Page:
Tbilisi, Georgia: National Geographic’s top travel pick

National Geographic named Tbilisi, Georgia as one of the top travel destinations of 2018.


Katskhi pillar

In modern day Georgia a monk of the Orthodox Church, Fr. Maxim, is restoring with aid from local villagers a small 1200 year old monastic chapel on top of Katskhi Pillar. The pillar is a natural rock formation jutting upwards from the ground to a height of approximately one hundred forty feet. It was known to be used by stylites as late as the 15th century when foreign occupation by the Islamic Ottoman Empire brought an end to the practice. Upon completion Fr. Maxim hopes to take up residence on top of Katskhi as a stylite monk.


Full article on unusualplaces.org


Chiatura in Photos and Animations by François Beaurain

French photographer François Beaurain visited the small town of Chiatura back in 2014. He brought back the essence of the town, captured in photographs and animations.
“Chiatura is located in western Georgia and is well known for its huge manganese deposit and its extensive cable car network transporting miners and ore up and down the valley. All the infrastucture was built during the soviet times and has been barely refurbished since. Chiatura seems trapped in time, like the workers who are also trapped to their machines, endlessly repeating the same gesture.”
Visit his website to see more works.


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Trip to The Trinity Church, Gergeti

Hidden by the spectacular peak of Mount Kazbek, the Holy Trinity Church is unique Georgian sightseeing. The Trinity Church was built in the 14th century. It lays at over 7200 feet above sea level. In times of war, the church served as a safe place to hide the country’s most valuable objects. Later on, religious activities were forbidden by the Soviets, but even so, The Trinity Church was visited by many people every year.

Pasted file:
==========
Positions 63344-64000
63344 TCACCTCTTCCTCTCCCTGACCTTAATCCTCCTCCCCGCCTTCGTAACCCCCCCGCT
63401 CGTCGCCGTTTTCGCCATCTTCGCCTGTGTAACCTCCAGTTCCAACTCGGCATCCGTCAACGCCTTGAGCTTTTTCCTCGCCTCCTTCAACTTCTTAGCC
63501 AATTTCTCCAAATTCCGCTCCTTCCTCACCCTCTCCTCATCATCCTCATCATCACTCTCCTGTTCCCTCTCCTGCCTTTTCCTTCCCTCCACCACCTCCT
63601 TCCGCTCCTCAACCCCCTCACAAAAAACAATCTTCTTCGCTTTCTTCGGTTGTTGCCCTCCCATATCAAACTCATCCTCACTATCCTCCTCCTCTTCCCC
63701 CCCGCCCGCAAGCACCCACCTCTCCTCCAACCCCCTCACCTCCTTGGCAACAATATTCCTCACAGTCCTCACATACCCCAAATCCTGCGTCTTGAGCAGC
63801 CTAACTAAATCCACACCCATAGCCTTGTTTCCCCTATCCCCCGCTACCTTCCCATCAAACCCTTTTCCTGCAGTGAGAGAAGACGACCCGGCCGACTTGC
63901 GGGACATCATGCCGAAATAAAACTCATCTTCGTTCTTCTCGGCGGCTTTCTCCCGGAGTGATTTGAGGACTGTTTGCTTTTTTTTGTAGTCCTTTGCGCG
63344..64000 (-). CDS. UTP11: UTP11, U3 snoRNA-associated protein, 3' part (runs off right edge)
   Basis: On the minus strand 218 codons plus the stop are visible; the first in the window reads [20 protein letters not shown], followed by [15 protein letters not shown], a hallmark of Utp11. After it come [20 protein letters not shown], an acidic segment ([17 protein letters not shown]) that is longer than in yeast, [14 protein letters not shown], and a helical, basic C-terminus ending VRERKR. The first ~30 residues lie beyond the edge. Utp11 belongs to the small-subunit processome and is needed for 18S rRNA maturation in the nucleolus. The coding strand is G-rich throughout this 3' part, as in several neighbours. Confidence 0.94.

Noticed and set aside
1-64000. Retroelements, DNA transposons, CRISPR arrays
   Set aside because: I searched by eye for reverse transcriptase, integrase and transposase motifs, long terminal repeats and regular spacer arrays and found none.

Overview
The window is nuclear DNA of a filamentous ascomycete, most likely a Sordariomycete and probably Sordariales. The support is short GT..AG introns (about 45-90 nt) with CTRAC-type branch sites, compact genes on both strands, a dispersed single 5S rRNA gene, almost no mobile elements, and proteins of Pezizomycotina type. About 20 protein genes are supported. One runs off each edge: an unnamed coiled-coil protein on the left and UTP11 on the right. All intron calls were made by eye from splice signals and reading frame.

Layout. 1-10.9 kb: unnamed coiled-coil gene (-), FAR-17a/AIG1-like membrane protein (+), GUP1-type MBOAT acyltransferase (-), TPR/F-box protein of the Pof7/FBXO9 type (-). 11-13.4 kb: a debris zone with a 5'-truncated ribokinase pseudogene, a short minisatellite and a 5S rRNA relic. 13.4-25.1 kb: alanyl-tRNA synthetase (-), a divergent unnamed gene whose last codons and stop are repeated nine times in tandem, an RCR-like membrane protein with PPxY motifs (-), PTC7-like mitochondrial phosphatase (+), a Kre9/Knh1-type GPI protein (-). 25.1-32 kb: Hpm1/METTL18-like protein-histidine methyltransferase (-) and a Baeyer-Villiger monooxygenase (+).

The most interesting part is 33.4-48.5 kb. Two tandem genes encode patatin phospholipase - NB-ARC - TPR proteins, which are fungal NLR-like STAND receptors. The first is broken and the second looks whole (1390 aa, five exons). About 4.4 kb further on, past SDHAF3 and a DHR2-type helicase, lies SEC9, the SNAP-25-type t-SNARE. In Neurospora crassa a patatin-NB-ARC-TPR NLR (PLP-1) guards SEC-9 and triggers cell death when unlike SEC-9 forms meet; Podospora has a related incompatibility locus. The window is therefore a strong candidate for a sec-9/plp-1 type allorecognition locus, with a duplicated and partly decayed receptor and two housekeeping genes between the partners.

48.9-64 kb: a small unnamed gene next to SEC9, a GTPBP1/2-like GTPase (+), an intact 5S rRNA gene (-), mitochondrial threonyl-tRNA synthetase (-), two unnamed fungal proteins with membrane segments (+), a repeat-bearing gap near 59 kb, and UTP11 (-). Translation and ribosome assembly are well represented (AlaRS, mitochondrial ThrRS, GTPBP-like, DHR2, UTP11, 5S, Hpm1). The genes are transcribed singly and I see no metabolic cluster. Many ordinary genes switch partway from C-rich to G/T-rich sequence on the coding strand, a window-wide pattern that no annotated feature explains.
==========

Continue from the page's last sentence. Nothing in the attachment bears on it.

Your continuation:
Today, its one of the most visited places in Georgia. Located only just about 130 miles from the capital Tbilisi, Holy Trinity Church is a must see. So, even if you are visiting for just a couple of days, take a tour to Kazbegi and you wont be disappointed.

Photo mmsug

Most tourists, who choose to visit this place start off in Tbilisi. Usually, the first stop is just in 45 minutes drive away; Ananuri fortress. This 16-17 century building stands by Aragvi river and is surrounded by mountains, so it’s definitely one of the most scenic castles.
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The ancient cave town Uplistsikhe

Located just an hour away from the Georgian capital Tbilisi, Uplistsikhe fortress is one of the ancient cave towns in Georgia. Uplistsikhe is translated as “Lord’s fortress”. However, in pagan times Uplos was the local tribal leader and it is thought, that he built the fortress; as a demonstration of power. So, it has nothing to do with religion. According to the legend, the city was built by slaves. Their axes were made of half iron and half gold. So, if a slave worked hard and his axe’s iron was worn-out, he was gifted the gold and freedom.

The city consists of a diverse architecture, dating from the Early Iron Age to the Late Middle Ages. And like in any other town, there were variety of buildings for religious, social, governmental and other uses. So, Uplistsikhe was a major religious, political and cultural center.

Photo by Badri Vadachkoria

Georgia is often called the cradle of wine. So there is no surprise, that plenty of remains of Kvevri can be seen in Uplistsikhe. Locals explain the reason behind it. Apparently, when a baby was born, a family would fill up a new Kvevry with a wine and bury it. Then, when a child turned 16, family would donate kvevri full of wine to the church. In 9th century, St. George’s Byzantine-style basilica was built on the rock, without any foundation. It survived multiple earthquakes and it is fully functioning today. Archaeological excavations in Uplistsikhe revealed many unique items, which are displayed in the National Art Museum of Georgia.

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Tusheti, the place where clouds form

#Tusheti, #mountains